The Best Dystopian Novels About Banned Books
Happy Banned Books Week! This annual awareness campaign has been around since 1982, but decades before its inception, authors were publishing their own commentaries on censorship--often in the books that were themselves banned. Dystopian novels are among the most frequently challenged and banned books. These cautionary tales usually take place in a society where the written word is regarded as threatening to social and political order. Here, we highlight the books banned within some of the most famous dystopian stories.
George Orwell set the template for literary dystopian oppression--one that's been revered and imitated many times since. Winston Smith, an editor tasked with falsifying documents through historical revisions, becomes obsessed with discovering the truth behind the totalitarian regime in which he lives. After reading enemy of the state Emmanuel Goldstein's propaganda "The Theory and Practice of Oligarchical Collectivism"--known to citizens simply as "The Book"--Winston marks his observations in a journal--and that act alone can get him arrested for thought crimes. The government wields its power through censorship and surveillance much akin to those who have endeavored to ban "1984" from school and library shelves.
In a world where the written word is regarded as not just evil, but irrelevant--and firemen start fires instead of fighting them--Guy Montag burns books for a living. That is, until he meets the eccentric Clarice: a young girl who relishes independent thinking and the illegal books that foster it. As the rebellious Montag attempts to escape his increasingly war-torn society, he pockets several illicit texts, among them sections of a ravaged Bible. It is the words of Ecclesiastes 3:1 ("To everything there is a season") and Revelations 22:2 ("And on either side of the river was there a tree of life… and the leaves of the tree were for the healing of the nations"), with their themes of rebirth, that allow him to thrive with a group of outsiders who commit texts to memory. These "living books" will be the only hope of rising from the ashes of an intellectually barren society. While "Fahrenheit 451" has not been banned outright, it was released in censored form for 13 years--with passages altered to erase expletives--before Bradbury realized and fought back.
"Do Not Go Gentle Into That Good Night"
Access to art and literature is extremely limited in the dystopian future of Ally Condie's "Matched." With culture deemed "too cluttered," citizens are allowed to read only 100 poems selected by the government. Upon receiving a scrap of paper from her dying grandfather, 17-year-old Cassia Reyes is shocked to read an unfamiliar and forbidden verse: Dylan Thomas' "Do Not Go Gentle into That Good Night." The poem inspires her to question her ultra-restrictive society--one that dictates marriage partners, as well as reading material--and conjures her rebel spirit. Taking on the poem as her mantra, in a sense, she "rages against the dying of the light."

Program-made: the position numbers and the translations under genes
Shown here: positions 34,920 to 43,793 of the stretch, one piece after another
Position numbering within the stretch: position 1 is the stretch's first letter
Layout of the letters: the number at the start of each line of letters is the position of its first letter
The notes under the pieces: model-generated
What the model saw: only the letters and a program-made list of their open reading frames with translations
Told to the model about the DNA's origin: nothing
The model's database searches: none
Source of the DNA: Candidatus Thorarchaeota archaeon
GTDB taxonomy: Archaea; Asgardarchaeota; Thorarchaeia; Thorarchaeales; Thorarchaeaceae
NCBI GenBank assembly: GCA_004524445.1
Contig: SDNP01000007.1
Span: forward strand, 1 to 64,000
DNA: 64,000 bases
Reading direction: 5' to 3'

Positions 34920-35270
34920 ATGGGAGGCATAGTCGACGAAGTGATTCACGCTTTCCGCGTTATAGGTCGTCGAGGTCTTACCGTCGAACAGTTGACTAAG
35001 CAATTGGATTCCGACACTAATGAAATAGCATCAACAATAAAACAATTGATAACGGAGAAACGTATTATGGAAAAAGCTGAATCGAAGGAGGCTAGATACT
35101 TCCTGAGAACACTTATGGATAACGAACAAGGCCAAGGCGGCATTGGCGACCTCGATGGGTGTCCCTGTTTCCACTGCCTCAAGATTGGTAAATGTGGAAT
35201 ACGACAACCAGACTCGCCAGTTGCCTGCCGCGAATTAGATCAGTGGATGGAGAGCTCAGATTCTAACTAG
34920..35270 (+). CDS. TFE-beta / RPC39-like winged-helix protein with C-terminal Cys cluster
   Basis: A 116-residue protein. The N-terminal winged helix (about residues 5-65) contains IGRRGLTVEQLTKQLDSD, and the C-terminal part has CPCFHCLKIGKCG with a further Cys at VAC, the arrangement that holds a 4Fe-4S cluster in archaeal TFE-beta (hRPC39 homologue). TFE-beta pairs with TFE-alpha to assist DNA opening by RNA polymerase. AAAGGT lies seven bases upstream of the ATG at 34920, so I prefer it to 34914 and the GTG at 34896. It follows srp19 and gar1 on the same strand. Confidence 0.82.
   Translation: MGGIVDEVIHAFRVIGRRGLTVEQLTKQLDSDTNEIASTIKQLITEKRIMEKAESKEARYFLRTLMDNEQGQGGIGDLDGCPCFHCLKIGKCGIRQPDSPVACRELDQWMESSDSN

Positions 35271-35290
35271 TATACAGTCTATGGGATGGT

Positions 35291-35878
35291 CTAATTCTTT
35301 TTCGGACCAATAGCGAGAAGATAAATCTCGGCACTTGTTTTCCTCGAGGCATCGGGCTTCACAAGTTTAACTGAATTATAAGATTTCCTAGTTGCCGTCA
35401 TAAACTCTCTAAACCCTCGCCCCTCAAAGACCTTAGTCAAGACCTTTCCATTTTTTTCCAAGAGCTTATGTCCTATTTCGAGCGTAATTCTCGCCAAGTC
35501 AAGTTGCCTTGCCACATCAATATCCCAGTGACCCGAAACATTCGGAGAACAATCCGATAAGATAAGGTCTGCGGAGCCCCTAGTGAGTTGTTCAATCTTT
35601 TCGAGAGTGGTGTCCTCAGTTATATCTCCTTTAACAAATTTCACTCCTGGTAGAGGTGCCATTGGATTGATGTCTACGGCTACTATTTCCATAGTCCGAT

In 1997, in an alternate-universe dystopian Britain, a masked revolutionary named "V" seeks to demolish the totalitarian government. His secret lair, which he calls his "Shadow Gallery," is filled with contraband texts that range from the philosophical (Plato) to the gritty (Charles Bukowski).
"Delirium" takes place in an alternate, present-day reality where love is considered a devastating disease. Unsurprisingly, media consumption is highly restricted. Just like in "Matched," citizens can read only approved literary works. Even the books that are permitted are interpreted far more rigidly. Take Shakespeare's classic "Romeo and Juliet": It's regarded as a cautionary tale about the madness love brings--one that the novel's protagonists Lena and Alex fail to heed.
Everything, from the Bible to Vogue
In a society where women are only valued for their child-bearing abilities, a young handmaid named Offred struggles with crippling political and sexual oppression. Reproductive autonomy is a fever dream, as every right and privilege is stripped away, including the freedom to read--women aren't even allowed to read street signs--in an authoritarian attempt to control minds and bodies alike. But, out of censorship comes temptation: The Commander, who Offred serves, begins seeing her illicitly--not for sex, but to allow her to read fashion magazines and other contraband texts.
Since its publication in 1985, "The Handmaid's Tale" has been misinterpreted and banned several times. Parents have asserted that the book is sexually explicit and offensive to Christians--clearly misunderstanding Atwood's commentary.